"It is beyond reasonable doubt that (Saiful) was sodomized by the appellant. The appeal is dismissed," said Justice Arifin Zakaria, who read the verdict for two hours on behalf of the five-judge panel.
Saiful maintained that he submitted to sodomy because he was afraid of Anwar.
Now 30, Saiful has married and has a son. He said on his blog Tuesday he is thankful for the judgment and that it proved the court found him a credible witness. "What is important is that I and my family can now move forward," he wrote.
The verdict brought forth a torrent of criticism from local and international human rights groups including Amnesty International, Human Rights Watch and the International Federation for Human Rights. They called the verdict "disgraceful," a "black day" and "totally unjust."
In Washington, the White House issued a statement saying the United States "is deeply disappointed with Mr. Anwar's conviction" and that the trial "raised a number of serious concerns about rule of law and the fairness of the judicial system in Malaysia."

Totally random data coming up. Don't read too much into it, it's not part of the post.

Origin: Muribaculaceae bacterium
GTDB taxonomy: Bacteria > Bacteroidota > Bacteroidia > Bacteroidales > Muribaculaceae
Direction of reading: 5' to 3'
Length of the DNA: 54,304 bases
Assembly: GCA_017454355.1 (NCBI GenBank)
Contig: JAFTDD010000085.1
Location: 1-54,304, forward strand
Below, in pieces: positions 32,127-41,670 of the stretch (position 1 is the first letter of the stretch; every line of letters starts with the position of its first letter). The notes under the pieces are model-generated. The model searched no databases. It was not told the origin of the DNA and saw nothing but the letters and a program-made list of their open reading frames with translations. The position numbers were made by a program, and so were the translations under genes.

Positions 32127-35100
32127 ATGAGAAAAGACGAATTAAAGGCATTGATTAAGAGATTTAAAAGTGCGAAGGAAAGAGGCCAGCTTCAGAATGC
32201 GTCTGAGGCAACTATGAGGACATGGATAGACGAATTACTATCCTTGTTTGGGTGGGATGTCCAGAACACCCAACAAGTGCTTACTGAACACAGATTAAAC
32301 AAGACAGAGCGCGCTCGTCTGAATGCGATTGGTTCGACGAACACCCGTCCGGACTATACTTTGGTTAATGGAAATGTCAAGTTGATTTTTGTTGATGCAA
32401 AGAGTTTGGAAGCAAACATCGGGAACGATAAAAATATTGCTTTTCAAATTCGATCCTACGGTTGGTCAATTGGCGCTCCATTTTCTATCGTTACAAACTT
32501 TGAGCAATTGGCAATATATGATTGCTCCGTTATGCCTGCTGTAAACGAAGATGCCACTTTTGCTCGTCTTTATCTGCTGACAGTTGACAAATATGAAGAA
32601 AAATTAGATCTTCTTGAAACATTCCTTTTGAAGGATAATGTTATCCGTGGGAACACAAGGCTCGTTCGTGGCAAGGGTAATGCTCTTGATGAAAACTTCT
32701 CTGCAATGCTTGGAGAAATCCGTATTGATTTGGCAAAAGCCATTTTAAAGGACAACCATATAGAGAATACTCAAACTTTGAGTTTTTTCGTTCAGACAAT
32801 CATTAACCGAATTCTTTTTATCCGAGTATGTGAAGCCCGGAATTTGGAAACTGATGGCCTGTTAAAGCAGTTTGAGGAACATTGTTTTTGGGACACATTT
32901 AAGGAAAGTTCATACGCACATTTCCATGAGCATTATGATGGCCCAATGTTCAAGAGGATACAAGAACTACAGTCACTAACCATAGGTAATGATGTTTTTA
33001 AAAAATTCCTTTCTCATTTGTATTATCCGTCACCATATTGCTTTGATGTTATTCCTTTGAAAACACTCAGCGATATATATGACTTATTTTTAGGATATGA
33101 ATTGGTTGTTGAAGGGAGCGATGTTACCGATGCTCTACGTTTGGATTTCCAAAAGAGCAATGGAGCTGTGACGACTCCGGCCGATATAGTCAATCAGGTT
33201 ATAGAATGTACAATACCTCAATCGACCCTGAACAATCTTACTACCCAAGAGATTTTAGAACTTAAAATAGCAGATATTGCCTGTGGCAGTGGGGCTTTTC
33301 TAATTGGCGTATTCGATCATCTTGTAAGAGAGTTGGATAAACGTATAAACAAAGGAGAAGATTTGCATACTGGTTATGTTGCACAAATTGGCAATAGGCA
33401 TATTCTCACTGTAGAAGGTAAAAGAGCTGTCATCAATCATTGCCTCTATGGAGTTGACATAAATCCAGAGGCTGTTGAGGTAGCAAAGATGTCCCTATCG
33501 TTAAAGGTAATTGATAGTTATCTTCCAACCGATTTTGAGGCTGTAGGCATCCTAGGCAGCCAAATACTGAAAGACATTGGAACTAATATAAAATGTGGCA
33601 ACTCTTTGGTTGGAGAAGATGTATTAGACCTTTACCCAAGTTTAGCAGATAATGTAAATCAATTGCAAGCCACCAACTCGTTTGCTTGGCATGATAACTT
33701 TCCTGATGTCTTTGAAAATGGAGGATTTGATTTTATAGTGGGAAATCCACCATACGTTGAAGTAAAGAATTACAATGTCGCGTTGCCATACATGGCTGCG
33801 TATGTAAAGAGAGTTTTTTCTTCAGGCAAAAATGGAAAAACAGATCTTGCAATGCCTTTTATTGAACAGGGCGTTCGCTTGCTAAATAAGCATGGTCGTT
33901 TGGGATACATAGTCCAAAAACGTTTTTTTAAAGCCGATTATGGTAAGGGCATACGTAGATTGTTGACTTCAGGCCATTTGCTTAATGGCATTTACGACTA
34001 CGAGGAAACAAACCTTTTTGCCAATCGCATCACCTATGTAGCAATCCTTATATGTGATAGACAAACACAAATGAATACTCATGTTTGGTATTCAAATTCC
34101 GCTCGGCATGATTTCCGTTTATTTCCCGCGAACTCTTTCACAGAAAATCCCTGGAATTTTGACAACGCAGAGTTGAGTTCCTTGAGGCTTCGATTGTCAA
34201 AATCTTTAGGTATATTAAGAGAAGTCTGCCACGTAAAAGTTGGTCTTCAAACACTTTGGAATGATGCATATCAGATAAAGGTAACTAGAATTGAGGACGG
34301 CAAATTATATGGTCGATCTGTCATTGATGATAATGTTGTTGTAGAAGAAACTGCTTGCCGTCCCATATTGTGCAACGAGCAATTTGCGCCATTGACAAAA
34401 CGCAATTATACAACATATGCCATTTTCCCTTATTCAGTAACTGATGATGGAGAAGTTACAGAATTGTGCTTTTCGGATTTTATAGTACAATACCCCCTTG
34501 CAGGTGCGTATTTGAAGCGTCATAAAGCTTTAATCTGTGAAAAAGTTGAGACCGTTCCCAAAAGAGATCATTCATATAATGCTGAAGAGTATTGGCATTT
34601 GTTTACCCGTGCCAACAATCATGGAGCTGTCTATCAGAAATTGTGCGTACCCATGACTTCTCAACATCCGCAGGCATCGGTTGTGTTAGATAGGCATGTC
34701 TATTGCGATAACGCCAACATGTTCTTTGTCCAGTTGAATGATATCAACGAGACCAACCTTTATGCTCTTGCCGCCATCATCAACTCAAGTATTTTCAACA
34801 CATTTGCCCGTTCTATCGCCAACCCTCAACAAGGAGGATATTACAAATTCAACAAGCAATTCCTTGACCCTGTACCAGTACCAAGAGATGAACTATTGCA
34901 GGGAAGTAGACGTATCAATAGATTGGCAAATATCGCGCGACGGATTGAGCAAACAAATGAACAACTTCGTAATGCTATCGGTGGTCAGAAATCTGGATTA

Malaysian human rights group Suaram said the political nature of the trial was apparent from the fact that Saiful had met with the prime minister and senior officials before making a police complaint, medical records had shown no penetration, and one of Anwar's lawyers was charged twice with sedition for criticizing the Appeals Court judgment.
"The Federal Court's verdict is the disgraceful conclusion of a relentless judicial campaign against Anwar Ibrahim. Malaysia's judiciary failed to demonstrate its independence from the executive branch in a trial that had clear political motivations," International Federation for Human Rights President Karim Lahidji said.